Does the M stand for matrimony?
By Raymond Ward
As South Loop Jazz Club celebrates its 13th anniversary, its live performances in a sophisticated atmosphere has been the perfect meeting spot for some singles
Tarniece Miller has always dug the vibe at M Lounge, the South Loop jazz club now celebrating its 13th anniversary.
It’s never been your typical club scene. No overly aggressive suitors. It’s a spot where you can slink into a sofa and grab a cocktail and some conversation.
However, she’s picked up so much more than crafted drinks and complimentary live music from the South Loop martini lounge. It’s where she and another regular named Jon struck up a conversation, exchanged numbers in June 2008, went out together a week later, then tied the knot in February 2010.
“I think the universe was perfectly aligned for me to meet him,” said Miller.
It’s not an uncommon story heard at M Lounge— some call it community — since its January 2006 opening. More than a dozen such unions have been fostered in the living room-type setting at 1520 S. Wabash.
That legacy of love and life connections is a particular point of pride for husband-and-wife team MaryAnn and Reginald Marsh, its African-American owners who have built both a successful business franchise and a successful marriage of nearly 20 years.
“You would not think that you would meet the love of your life at a bar; but M Lounge has created an atmosphere where a lot of single women feel safe and comfortable coming in,” MaryAnn Marsh said.
“The sort of comfortable atmosphere lends itself to meeting people,” she said, noting it was voted as best pace for a first date on Yelp.
Reginald, a former television news producer and government relations professional, had long wanted to open such a bar. MaryAnn, a real estate broker, was 100-percent behind the dream, he said.
They figured the South Loop, with its scarcity of nightlife was prime for the venture.
“We wanted a space that was nice and comfortable for people and kind of reminded you of a living room,” Reginald Marsh said. “Because of that, we still have regulars who always feel at home.”
The intimate martini lounge has over the years become synonymous with hot, live jazz; cool, innovative cocktails; warm customer service; and a client base as immensely loyal as the “Cheers” bar of old. It has been the Chicago home base of such renowned jazz greats as the late pianist/composer Ghalib Ghallab, and saxophonist Ray Silkman.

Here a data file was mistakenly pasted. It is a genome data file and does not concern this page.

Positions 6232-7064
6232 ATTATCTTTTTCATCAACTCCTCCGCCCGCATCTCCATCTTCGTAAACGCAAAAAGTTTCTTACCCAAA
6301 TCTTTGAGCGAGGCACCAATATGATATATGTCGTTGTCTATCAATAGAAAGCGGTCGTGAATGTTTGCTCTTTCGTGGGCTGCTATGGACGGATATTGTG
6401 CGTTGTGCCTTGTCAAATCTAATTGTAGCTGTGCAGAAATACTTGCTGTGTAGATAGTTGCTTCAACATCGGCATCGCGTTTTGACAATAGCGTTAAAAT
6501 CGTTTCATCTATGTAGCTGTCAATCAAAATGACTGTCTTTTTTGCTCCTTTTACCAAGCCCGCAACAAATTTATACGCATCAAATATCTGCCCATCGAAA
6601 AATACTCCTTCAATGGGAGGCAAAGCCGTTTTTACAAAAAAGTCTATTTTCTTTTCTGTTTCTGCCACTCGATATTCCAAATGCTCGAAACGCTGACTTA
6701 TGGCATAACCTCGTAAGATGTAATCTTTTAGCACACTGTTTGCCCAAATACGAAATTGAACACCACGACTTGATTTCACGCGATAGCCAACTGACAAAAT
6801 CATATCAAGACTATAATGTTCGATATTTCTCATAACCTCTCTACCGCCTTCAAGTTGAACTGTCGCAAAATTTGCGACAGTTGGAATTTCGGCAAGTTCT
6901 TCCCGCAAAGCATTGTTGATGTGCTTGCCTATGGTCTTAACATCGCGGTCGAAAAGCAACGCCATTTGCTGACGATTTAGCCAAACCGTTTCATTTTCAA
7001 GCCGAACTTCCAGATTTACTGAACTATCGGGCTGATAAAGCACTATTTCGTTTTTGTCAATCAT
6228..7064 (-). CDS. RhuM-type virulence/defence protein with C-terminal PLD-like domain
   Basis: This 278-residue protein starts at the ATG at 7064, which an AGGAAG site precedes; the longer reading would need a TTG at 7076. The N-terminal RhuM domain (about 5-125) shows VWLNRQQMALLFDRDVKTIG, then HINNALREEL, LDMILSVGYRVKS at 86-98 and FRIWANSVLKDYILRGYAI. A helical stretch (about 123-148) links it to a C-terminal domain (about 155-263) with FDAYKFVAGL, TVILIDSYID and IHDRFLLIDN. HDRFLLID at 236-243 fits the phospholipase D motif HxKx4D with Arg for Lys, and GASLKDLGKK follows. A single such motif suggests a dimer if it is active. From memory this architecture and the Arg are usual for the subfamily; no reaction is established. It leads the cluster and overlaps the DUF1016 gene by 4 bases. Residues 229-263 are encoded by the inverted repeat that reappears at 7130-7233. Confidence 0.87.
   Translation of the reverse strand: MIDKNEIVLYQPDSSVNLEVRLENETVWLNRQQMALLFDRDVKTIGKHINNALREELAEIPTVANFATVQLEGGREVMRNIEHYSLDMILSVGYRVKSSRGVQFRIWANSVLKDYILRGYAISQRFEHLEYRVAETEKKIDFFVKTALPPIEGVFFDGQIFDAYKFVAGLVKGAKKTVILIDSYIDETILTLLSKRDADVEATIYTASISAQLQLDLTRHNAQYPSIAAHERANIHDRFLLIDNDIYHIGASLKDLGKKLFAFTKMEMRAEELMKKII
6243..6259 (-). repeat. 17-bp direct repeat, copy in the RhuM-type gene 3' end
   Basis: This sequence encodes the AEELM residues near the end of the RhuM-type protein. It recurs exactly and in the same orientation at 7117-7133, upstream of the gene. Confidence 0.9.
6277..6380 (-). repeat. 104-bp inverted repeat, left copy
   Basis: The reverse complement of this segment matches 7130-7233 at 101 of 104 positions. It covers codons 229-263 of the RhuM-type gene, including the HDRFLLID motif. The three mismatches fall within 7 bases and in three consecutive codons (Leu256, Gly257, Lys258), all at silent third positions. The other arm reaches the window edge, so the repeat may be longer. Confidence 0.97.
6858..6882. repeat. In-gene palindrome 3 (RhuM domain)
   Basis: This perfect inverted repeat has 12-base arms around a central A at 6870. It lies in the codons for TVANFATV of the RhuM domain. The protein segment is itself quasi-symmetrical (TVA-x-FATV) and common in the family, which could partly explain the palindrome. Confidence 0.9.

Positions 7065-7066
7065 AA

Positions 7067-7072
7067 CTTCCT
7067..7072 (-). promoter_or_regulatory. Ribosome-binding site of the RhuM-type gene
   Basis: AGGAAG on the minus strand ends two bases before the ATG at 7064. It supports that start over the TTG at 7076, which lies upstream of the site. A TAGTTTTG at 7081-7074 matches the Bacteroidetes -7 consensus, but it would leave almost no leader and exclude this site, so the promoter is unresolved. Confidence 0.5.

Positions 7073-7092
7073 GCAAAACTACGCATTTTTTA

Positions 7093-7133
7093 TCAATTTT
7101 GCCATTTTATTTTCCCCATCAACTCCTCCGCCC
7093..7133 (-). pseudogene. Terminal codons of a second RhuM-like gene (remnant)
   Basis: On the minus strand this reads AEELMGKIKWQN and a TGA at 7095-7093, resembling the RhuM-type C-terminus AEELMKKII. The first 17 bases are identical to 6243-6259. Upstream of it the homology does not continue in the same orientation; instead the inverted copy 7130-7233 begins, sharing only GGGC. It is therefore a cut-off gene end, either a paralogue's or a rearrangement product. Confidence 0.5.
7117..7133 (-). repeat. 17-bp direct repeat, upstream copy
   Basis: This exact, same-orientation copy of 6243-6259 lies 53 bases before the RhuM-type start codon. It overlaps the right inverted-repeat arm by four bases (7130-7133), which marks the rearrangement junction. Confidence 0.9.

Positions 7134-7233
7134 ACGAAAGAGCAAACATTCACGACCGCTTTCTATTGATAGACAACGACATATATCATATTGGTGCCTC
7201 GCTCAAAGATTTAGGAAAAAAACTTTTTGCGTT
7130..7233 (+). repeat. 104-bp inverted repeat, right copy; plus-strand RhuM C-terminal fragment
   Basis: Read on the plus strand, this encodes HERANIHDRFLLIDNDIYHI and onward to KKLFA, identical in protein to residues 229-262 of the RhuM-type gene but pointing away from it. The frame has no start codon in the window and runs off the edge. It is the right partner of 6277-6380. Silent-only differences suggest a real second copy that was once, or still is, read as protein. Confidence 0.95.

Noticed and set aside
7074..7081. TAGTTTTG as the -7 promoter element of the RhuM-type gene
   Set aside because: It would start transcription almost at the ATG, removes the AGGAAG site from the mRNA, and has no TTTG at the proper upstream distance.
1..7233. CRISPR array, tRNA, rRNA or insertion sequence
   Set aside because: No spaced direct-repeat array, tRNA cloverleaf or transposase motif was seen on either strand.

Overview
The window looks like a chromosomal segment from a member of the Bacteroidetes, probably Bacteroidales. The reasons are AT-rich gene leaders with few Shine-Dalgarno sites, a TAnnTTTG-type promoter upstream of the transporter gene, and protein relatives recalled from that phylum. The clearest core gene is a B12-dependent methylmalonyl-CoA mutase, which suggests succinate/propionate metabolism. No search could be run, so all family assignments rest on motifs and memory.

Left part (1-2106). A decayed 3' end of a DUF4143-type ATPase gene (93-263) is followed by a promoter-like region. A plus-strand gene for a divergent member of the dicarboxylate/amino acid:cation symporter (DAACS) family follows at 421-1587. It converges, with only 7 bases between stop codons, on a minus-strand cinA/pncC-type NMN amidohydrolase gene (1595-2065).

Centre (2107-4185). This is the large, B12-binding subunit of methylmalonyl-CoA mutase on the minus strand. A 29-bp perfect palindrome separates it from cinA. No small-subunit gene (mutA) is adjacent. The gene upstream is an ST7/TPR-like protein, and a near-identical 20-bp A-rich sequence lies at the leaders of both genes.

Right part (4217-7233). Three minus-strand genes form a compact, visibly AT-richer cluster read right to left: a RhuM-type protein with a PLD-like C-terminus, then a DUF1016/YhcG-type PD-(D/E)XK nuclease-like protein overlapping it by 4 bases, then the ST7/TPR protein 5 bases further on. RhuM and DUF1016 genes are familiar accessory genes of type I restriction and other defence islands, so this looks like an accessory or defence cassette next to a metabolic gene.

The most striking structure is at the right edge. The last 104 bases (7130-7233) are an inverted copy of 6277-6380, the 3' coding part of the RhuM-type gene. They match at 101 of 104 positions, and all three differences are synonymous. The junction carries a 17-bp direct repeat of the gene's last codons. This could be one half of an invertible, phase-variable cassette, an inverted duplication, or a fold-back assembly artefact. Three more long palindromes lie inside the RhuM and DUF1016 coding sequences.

About 1,800 patrons come through the doors monthly, who might find themselves doing some celebrity sighting. Angela Bassett; Andre Royo, Jussie Smollett and other “Empire” cast members; and players from the Chicago Bears and Chicago Sky have been on the scene.
Area client “regulars” are so loyal that quite unintentionally, the South Loop oasis has spawned a sub-community of couples who have met their match at M Lounge — some married with children. Its owners consider it a badge of honor to have been responsible for over a dozen weddings — couples who have become family, and will always consider M Lounge their Cupid’s lair.
In fact, their attendance has been demanded at several of these weddings, or at those couples’ personal celebrations; the christening of the Millers’ son, for example.
Jon Miller, an educator who lived doors away from M Lounge, had been going to the bar a few nights a week when he and Tarniece, a marketing and advertising professional, met. Jon playfully calls himself as the “Norm” of this neighborhood “Cheers”- esque spot. Tarniece, was there, usually with girlfriends, every two weeks.
“It was Black-owned. It was a smaller environment. The clientele seemed to be young, Black professionals. Those were the things that, when my girlfriends and I went out, we gravitated to,” she said. “It’s just the ambiance.”
As other club venues have come and gone over the course of these 13 years, M Lounge has remained — through South Loop gentrification, recession and a recent surge of new taverns and restaurants — a beacon for Chicagoans seeking music, mixing and mingling, amidst warmth and hospitality. Staffers know customers by name and drink.
“It’s the intimacy of the lounge and the quality of people that we attract — people of like mind; people on the mature side — that make us successful,” Reginald Marsh said.
Employees there are even comfortable vouching for regulars.
“When you meet someone there, it’s sort of like meeting a friend of a friend. A customer can ask ‘What do you know about that guy?’ I’m able to say, ‘He’s a good guy,’ because I’ve been seeing him in the bar and talking to him. We get to know our customers,’ MaryAnn Marsh said
“It’s kind of like being at a cocktail party with a bunch of friends.”